Hepatocellular carcinoma is an aggressive malignant tumor with high
To review diagnosis and management of hepatocellular carcinoma.
Literature review using web databases Medline/PubMed.
Hepatocellular carcinoma is a common complication of hepatic cirrhosis.
Chronic viral hepatitis B and C also constitute as risk factors for its
development. In patients with cirrhosis, hepatocelular carcinoma usually
rises upon malignant transformation of a dysplastic regenerative nodule.
Differential diagnosis with other liver tumors is obtained through computed
tomography scan with intravenous contrast. Magnetic resonance may be helpful
in some instances. The only potentially curative treatment for
hepatocellular carcinoma is tumor resection, which may be performed through
partial liver resection or liver transplantation. Only 15% of all
hepatocellular carcinomas are amenable to operative treatment. Patients with
Child C liver cirrhosis are not amenable to partial liver resections. The
only curative treatment for hepatocellular carcinomas in patients with Child
C cirrhosis is liver transplantation. In most countries, only patients with
hepatocellular carcinoma under Milan Criteria are considered candidates to a
Hepatocellular carcinoma is potentially curable if discovered in its initial
stages. Medical staff should be familiar with strategies for early diagnosis
and treatment of hepatocellular carcinoma as a way to decrease mortality
associated with this malignant neoplasm.
Liver transplant (LT) is the primary treatment for patients with end-stage liver disease. About 25000 LTs are performed annually in the world. The potential for intraoperative bleeding is quite variable. However, massive bleeding is common and requires blood transfusion. Allogeneic blood transfusion has an immunosuppressive effect and an impact on recipient survival, in addition to the risk of transmission of viral infections and transfusion errors, among others. Techniques to prevent excessive bleeding or to use autologous blood have been proposed to minimize the negative effects of allogeneic blood transfusion. Intraoperative reinfusion of autologous blood is possible through previous self-donation or blood collected during the operation. However, LT does not normally allow autologous transfusion by prior self-donation. Hence, using autologous blood collected intraoperatively is the most feasible option. The use of intraoperative blood salvage autotransfusion (IBSA) minimizes the perioperative use of allogeneic blood, preventing negative transfusion effects without negatively impacting other clinical outcomes. The use of IBSA in patients with cancer is still a matter of debate due to the theoretical risk of reinfusion of tumor cells. However, studies have demonstrated the safety of IBSA in several surgical procedures, including LT for hepatocellular carcinoma. Considering the literature available to date, we can state that IBSA should be routinely used in LT, both in patients with cancer and in patients with benign diseases.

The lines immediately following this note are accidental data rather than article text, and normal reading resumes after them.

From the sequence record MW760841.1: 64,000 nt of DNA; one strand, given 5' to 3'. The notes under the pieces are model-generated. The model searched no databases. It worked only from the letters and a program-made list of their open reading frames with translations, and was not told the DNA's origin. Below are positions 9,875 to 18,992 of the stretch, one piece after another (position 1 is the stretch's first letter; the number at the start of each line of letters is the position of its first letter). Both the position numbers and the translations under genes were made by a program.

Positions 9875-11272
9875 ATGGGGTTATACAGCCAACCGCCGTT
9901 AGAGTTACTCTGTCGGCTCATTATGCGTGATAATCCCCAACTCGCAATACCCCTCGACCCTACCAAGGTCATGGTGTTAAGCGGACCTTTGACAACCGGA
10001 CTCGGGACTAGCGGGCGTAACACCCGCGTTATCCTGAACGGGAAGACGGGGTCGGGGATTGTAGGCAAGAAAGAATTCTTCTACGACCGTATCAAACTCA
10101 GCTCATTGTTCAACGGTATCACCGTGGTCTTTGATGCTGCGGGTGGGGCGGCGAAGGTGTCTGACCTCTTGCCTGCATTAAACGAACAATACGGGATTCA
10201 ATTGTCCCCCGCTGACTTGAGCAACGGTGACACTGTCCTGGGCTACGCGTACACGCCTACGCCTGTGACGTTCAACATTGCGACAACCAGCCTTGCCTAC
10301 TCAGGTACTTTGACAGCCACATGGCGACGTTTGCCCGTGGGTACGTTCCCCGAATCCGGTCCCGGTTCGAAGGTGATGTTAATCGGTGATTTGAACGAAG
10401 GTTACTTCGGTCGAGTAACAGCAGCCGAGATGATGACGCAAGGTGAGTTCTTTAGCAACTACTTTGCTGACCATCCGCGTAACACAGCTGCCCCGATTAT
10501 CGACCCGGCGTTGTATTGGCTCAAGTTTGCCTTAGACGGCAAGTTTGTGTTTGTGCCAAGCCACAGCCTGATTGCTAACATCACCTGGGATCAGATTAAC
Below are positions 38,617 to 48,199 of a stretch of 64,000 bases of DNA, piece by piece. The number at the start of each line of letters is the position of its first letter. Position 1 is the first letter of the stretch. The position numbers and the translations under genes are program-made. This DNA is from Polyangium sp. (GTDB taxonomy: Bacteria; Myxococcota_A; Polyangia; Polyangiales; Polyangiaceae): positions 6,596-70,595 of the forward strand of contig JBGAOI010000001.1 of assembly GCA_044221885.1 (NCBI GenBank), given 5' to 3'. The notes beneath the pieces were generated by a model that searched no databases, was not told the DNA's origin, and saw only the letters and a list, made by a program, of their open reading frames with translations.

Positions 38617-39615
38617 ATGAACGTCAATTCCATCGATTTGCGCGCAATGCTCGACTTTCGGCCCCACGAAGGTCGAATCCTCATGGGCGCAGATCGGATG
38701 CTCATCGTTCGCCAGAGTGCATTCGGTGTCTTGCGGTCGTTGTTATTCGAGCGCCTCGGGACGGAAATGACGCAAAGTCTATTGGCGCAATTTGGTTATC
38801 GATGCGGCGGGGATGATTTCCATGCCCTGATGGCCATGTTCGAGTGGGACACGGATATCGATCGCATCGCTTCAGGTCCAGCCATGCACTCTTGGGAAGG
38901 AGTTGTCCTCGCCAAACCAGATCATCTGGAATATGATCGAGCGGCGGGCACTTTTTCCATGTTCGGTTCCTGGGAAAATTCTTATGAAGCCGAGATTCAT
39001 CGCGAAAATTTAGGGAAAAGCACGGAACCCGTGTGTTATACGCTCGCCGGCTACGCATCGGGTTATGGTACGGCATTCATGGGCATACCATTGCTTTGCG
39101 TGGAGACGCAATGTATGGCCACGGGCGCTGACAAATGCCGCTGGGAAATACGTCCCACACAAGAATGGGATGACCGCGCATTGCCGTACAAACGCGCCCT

Hepatopulmonary syndrome (HPS) is a complication of end stage liver disease (ESLD) and is manifested by severe hypoxemia, which usually responds to liver transplantation (LT). As compared to patients undergoing LT for other etiologies, patients with HPS present an increased risk of postoperative morbidity and mortality. There is no effective treatment for patients whose hypoxemia does not respond to LT. This subset of patients is at a highly increased risk of death. There are very few reports on the use of extracorporeal membrane oxygenation (ECMO) in this setting with rapid response. However, there is no prior report of ECMO utilization for longer than 4 weeks. We present the case of a 17 year-old male patient who underwent LT for ESLD secondary to chronic portal vein thrombosis and HPS. He received a liver from a deceased donor and presented with severe HPS after LT, requiring ECMO support for 67 days. The patient was discharged home and is breathing in ambient air. He is currently asymptomatic and has a normal liver function.